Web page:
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Daily Pulse


Canadian household indebtedness improved in the first half of 2020 as government support kept incomes afloat amid the pandemic. Household credit market debt dropped to 158.2% of disposable income in the second quarter, from 175.4% previously, Statistics Canada said Friday in Ottawa. That’s due to an 11% increase in household disposable income, while the stock of credit market debt remained relatively unchanged, the agency said.

Canada reported no new deaths from Covid-19 for the first time in six months, according to the latest data from its public health agency. The country last reported zero daily fatalities on March 15, according to the agency’s data that is updated every evening. Canada is seeing its death toll plateau after fatalities spiked above 200 on several days in April and May. The total death count stands at 9,163 as of Sept. 11, according to the government’s data.


Either weaker stock prices or a deterioration in economic activity is the key to prompt a deal in Washington. Because the surprising vigor of the economy has been an important source of support for risk assets, we are getting ever closer to a sharper stock correction. The economy cannot rebound indefinitely without further fiscal support, especially not when permanent job losses continue to pile up and an increasing number of small businesses worry about bankruptcy. Thus, the inability of Washington to arrive at a deal is likely to increasingly matter for risk assets in the coming weeks, which paradoxically means that a market correction will allow the recovery to broaden further next year.

Today, the dividend yield on the S&P 500 stands at 1.6%. While this dividend yield is well below its historic average of 4.3%, it is still higher than the 0.68% yield on the 10-year Treasury note. Imagine an investor having to decide whether to place their money in an S&P 500 index fund or a 10-year Treasury note. Dividends-per-share paid by S&P 500 companies have almost always increased over time. However, even if we make the pessimistic assumption that dividends-per-share remain unchanged for the next ten years, the value of the S&P 500 would still have to fall by 9% over the next decade to equal the return on the 10-year note. Assuming that inflation averages 2% over this period, the real value of the S&P 500 would need to drop by 25%.

Gilead Sciences Inc. agreed to acquire Immunomedics Inc. for about $21 billion, a substantial premium for the maker of a promising breast-cancer therapy, and another big bet by Gilead that an innovative tumor-fighting drug can boost its fortunes.


Global coronavirus cases surpassed 29 million as India, the epicenter of the pandemic, reported more than 90,000 for a fifth straight day. Pfizer Inc.’s chief executive officer said it’s likely the U.S. will deploy a Covid-19 shot before the end of the year, though another vaccine maker’s CEO warned global supplies won’t be sufficient until late 2024. AstraZeneca Plc restarted testing after its vaccine trial was halted last week. Israel’s cabinet backed a second national lockdown, while gatherings in the U.K. will be restricted as new cases climb at a pace not seen since May.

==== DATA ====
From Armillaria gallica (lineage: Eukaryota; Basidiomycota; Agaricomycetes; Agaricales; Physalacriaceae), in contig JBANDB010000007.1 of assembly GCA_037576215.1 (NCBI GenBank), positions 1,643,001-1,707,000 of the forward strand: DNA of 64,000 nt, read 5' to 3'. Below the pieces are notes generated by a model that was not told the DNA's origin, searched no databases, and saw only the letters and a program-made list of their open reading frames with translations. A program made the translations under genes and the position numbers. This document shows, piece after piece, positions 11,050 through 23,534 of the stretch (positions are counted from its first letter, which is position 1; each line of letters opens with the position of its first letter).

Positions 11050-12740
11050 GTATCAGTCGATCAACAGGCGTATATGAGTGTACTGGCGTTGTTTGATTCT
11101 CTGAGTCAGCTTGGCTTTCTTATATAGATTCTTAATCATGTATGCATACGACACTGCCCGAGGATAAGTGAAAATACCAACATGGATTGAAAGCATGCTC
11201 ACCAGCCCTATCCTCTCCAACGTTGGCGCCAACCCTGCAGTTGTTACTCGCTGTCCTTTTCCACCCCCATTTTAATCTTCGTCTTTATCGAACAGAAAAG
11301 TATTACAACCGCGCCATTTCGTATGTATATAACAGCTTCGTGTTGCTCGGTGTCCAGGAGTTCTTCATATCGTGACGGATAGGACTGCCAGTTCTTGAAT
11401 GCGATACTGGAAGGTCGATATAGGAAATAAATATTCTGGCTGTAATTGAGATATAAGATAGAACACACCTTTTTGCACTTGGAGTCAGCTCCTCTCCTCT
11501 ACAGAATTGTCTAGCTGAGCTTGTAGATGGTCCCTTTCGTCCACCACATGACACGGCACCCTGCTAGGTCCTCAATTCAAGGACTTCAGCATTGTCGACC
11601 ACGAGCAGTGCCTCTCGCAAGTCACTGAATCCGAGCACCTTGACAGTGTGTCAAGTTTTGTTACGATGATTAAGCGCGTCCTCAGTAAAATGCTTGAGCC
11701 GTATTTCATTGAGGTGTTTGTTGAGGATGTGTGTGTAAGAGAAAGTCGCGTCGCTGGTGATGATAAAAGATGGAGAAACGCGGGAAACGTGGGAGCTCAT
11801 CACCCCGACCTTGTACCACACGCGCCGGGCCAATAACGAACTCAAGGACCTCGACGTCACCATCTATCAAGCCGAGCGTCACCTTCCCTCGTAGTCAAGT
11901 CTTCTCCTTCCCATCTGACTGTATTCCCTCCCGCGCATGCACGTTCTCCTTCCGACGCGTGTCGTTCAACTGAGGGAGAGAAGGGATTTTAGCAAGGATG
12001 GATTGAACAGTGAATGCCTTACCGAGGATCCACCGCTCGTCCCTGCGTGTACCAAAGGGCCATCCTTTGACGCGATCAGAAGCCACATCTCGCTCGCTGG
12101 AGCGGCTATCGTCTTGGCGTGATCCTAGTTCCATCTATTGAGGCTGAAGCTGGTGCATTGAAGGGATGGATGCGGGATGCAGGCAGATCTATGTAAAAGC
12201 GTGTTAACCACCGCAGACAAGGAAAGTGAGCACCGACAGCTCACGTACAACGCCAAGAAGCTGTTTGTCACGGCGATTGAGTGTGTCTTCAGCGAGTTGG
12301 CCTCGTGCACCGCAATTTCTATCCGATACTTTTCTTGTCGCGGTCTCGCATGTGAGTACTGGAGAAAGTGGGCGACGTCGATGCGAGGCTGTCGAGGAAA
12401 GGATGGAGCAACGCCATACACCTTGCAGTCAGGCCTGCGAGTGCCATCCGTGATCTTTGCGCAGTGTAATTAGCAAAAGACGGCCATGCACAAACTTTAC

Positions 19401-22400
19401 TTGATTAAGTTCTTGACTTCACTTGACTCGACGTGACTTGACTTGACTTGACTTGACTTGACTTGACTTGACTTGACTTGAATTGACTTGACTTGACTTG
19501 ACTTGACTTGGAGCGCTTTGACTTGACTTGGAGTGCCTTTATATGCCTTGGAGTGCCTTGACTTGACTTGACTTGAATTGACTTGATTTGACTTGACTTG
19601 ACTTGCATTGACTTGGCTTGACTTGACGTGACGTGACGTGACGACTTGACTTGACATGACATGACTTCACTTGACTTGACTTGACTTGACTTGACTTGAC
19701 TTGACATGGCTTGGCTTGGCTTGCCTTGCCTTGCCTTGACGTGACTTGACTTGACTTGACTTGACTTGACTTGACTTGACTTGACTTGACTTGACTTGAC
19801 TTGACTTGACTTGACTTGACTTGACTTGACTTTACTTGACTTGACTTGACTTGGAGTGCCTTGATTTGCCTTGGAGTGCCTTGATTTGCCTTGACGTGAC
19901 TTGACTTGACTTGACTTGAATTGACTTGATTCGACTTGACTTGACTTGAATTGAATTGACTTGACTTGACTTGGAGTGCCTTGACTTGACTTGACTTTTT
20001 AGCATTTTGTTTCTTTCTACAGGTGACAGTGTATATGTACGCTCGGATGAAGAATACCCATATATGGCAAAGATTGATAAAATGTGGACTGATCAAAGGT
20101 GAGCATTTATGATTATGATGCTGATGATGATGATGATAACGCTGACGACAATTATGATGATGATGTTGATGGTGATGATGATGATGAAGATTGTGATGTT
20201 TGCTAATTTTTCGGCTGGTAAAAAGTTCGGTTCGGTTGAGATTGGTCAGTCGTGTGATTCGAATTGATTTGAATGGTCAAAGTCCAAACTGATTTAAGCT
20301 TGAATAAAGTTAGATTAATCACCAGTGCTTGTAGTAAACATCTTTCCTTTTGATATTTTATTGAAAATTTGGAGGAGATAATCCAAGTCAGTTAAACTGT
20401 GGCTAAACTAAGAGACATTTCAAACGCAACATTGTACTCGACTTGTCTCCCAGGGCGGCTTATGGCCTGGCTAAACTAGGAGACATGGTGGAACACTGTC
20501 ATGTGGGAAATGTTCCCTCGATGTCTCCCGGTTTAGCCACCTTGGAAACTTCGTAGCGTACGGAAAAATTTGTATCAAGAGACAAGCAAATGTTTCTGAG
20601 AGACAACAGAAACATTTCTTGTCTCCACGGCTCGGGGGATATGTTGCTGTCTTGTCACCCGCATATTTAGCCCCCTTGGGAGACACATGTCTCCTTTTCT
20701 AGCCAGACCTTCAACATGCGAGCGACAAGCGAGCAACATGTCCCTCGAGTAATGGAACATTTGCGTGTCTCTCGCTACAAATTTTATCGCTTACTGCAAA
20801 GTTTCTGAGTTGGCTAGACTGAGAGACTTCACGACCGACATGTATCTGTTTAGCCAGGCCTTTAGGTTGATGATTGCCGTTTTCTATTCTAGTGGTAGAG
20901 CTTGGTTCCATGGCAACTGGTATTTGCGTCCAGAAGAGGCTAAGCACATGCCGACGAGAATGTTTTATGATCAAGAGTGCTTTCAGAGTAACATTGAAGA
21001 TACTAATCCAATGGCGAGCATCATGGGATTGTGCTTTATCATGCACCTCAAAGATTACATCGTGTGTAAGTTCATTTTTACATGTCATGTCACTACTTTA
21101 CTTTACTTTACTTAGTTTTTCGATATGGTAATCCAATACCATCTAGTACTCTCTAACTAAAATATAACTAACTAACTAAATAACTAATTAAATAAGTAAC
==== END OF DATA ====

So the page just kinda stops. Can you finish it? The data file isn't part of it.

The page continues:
Prime Minister Boris Johnson will put his plan to break international law over Brexit to its first debate and vote in the U.K. Parliament on Monday, amid a growing rebellion from his MPs and further criticism from former premiers and European Union leaders


Oracle Corp. edged out rival Microsoft Corp. in negotiations for the U.S. operations of TikTok, people familiar with the talks said, as the Chinese-owned music-video app attempts to avoid getting shut down in a clash between the world’s two superpowers. A deal between TikTok owner ByteDance Ltd. and Oracle will look more like a corporate restructuring than the outright sale Microsoft had proposed, though it is likely to include a stake in a newly configured American business.

Nvidia Corp. agreed to buy SoftBank Group Corp.’s chip division Arm Ltd. for $40 billion, taking control of some of the most widely used electronics technology in the semiconductor industry’s largest-ever deal.

The author

Michel Doucet

Michel Doucet

Vice-President and Portfolio Manager
After obtaining a Bachelor's degree from the Faculty of Social Sciences at the Université du Québec in Montréal and his Master’s degree, Michel Doucet began his career as a junior economist at the National Bank head office in Montreal. In 1992 he joined the institutional equities and fixed income group at Lévesque Beaubien Geoffrion as an economist and market analyst. Over the years, he has led various projects related to the North American and international economies as well as Canadian public finances. In 1996, the team of institutional economists to which he belongs was ranked first in Canada by Brendan Wood International. In August 1997, Mr. Doucet joined the personal services division of Lévesque Beaubien Geoffrion where he served as an economist, fixed income market analyst and vice president. In 2004, he joined the Desjardins Securities full service team as Vice President. He now occupies the roles of fixed income strategist, economist and portfolio manager. He manages the Securities Portfolio Advisory Group, advisor marketing and distribution of financial planning and insurance.